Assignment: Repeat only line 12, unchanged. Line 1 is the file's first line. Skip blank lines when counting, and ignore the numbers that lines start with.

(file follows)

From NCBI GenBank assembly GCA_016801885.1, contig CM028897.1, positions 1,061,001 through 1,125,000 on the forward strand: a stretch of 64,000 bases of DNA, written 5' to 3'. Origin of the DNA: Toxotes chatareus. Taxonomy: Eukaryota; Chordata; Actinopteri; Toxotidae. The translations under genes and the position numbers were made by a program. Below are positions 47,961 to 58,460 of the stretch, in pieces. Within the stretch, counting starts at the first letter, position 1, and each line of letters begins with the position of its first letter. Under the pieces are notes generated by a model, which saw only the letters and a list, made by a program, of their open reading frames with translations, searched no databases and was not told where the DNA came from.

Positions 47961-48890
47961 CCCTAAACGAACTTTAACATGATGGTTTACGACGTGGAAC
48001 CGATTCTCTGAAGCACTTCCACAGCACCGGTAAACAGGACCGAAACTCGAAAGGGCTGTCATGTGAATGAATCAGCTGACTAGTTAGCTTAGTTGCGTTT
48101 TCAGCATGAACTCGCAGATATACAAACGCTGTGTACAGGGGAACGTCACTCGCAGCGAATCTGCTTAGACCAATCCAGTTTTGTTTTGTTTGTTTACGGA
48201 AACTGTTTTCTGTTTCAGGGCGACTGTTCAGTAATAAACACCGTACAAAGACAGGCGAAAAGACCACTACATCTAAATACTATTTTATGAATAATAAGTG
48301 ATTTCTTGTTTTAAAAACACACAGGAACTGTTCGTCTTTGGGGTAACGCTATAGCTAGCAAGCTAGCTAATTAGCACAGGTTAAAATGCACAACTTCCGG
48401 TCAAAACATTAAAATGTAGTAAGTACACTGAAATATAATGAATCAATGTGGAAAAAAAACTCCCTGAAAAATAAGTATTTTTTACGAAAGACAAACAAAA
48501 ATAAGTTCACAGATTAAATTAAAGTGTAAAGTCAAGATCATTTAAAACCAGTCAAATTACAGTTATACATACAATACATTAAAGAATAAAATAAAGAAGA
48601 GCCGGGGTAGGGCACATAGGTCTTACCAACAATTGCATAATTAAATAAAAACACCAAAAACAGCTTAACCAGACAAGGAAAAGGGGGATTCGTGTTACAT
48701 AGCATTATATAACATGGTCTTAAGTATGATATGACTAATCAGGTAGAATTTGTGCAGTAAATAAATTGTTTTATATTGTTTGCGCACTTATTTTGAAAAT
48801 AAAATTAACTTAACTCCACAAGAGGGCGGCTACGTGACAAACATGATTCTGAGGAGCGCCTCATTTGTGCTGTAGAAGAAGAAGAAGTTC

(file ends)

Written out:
48801 AAAATTAACTTAACTCCACAAGAGGGCGGCTACGTGACAAACATGATTCTGAGGAGCGCCTCATTTGTGCTGTAGAAGAAGAAGAAGTTC